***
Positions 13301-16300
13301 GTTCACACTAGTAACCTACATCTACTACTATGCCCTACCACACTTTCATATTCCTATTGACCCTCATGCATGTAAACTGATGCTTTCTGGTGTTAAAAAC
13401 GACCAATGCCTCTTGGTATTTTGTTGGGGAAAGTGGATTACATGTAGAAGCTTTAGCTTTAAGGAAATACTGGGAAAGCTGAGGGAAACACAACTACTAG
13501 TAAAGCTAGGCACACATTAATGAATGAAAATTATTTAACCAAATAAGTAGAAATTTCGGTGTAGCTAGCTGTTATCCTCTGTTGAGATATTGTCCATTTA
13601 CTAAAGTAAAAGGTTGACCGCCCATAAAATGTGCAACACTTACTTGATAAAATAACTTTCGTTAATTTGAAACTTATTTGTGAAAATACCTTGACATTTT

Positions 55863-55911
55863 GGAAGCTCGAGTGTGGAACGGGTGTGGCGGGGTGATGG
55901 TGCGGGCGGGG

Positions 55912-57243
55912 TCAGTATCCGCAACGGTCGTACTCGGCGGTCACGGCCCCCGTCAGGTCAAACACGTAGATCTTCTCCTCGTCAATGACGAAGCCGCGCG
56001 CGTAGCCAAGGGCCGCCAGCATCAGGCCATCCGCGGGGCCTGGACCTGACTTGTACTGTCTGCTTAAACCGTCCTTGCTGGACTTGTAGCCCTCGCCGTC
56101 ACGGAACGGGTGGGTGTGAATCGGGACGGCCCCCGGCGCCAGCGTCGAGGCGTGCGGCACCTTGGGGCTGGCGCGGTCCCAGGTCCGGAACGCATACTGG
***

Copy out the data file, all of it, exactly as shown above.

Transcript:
Positions 13301-16300
13301 GTTCACACTAGTAACCTACATCTACTACTATGCCCTACCACACTTTCATATTCCTATTGACCCTCATGCATGTAAACTGATGCTTTCTGGTGTTAAAAAC
13401 GACCAATGCCTCTTGGTATTTTGTTGGGGAAAGTGGATTACATGTAGAAGCTTTAGCTTTAAGGAAATACTGGGAAAGCTGAGGGAAACACAACTACTAG
13501 TAAAGCTAGGCACACATTAATGAATGAAAATTATTTAACCAAATAAGTAGAAATTTCGGTGTAGCTAGCTGTTATCCTCTGTTGAGATATTGTCCATTTA
13601 CTAAAGTAAAAGGTTGACCGCCCATAAAATGTGCAACACTTACTTGATAAAATAACTTTCGTTAATTTGAAACTTATTTGTGAAAATACCTTGACATTTT

Positions 55863-55911
55863 GGAAGCTCGAGTGTGGAACGGGTGTGGCGGGGTGATGG
55901 TGCGGGCGGGG

Positions 55912-57243
55912 TCAGTATCCGCAACGGTCGTACTCGGCGGTCACGGCCCCCGTCAGGTCAAACACGTAGATCTTCTCCTCGTCAATGACGAAGCCGCGCG
56001 CGTAGCCAAGGGCCGCCAGCATCAGGCCATCCGCGGGGCCTGGACCTGACTTGTACTGTCTGCTTAAACCGTCCTTGCTGGACTTGTAGCCCTCGCCGTC
56101 ACGGAACGGGTGGGTGTGAATCGGGACGGCCCCCGGCGCCAGCGTCGAGGCGTGCGGCACCTTGGGGCTGGCGCGGTCCCAGGTCCGGAACGCATACTGG